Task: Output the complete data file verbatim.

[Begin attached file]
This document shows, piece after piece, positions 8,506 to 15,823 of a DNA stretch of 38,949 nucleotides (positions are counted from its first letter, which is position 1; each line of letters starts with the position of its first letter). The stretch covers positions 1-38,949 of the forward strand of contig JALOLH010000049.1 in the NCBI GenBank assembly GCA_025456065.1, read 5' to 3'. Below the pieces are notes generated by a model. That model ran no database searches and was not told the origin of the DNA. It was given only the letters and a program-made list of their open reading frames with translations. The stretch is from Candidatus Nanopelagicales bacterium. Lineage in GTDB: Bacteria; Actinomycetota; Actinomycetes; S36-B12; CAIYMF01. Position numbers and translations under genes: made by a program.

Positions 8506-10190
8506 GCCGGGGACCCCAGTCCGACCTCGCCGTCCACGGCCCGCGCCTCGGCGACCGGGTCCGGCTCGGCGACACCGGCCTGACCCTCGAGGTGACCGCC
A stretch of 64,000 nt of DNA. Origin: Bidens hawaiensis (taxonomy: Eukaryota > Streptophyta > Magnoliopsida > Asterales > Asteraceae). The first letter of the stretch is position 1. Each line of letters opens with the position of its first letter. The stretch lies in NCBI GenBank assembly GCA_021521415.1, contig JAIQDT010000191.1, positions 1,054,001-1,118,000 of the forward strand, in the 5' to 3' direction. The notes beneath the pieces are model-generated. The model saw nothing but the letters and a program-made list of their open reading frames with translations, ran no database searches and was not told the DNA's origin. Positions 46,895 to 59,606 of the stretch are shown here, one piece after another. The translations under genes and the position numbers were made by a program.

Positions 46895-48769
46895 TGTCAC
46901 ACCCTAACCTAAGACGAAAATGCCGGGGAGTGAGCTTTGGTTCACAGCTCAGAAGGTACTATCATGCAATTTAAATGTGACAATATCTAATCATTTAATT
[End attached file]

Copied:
This document shows, piece after piece, positions 8,506 to 15,823 of a DNA stretch of 38,949 nucleotides (positions are counted from its first letter, which is position 1; each line of letters starts with the position of its first letter). The stretch covers positions 1-38,949 of the forward strand of contig JALOLH010000049.1 in the NCBI GenBank assembly GCA_025456065.1, read 5' to 3'. Below the pieces are notes generated by a model. That model ran no database searches and was not told the origin of the DNA. It was given only the letters and a program-made list of their open reading frames with translations. The stretch is from Candidatus Nanopelagicales bacterium. Lineage in GTDB: Bacteria; Actinomycetota; Actinomycetes; S36-B12; CAIYMF01. Position numbers and translations under genes: made by a program.

Positions 8506-10190
8506 GCCGGGGACCCCAGTCCGACCTCGCCGTCCACGGCCCGCGCCTCGGCGACCGGGTCCGGCTCGGCGACACCGGCCTGACCCTCGAGGTGACCGCC
A stretch of 64,000 nt of DNA. Origin: Bidens hawaiensis (taxonomy: Eukaryota > Streptophyta > Magnoliopsida > Asterales > Asteraceae). The first letter of the stretch is position 1. Each line of letters opens with the position of its first letter. The stretch lies in NCBI GenBank assembly GCA_021521415.1, contig JAIQDT010000191.1, positions 1,054,001-1,118,000 of the forward strand, in the 5' to 3' direction. The notes beneath the pieces are model-generated. The model saw nothing but the letters and a program-made list of their open reading frames with translations, ran no database searches and was not told the DNA's origin. Positions 46,895 to 59,606 of the stretch are shown here, one piece after another. The translations under genes and the position numbers were made by a program.

Positions 46895-48769
46895 TGTCAC
46901 ACCCTAACCTAAGACGAAAATGCCGGGGAGTGAGCTTTGGTTCACAGCTCAGAAGGTACTATCATGCAATTTAAATGTGACAATATCTAATCATTTAATT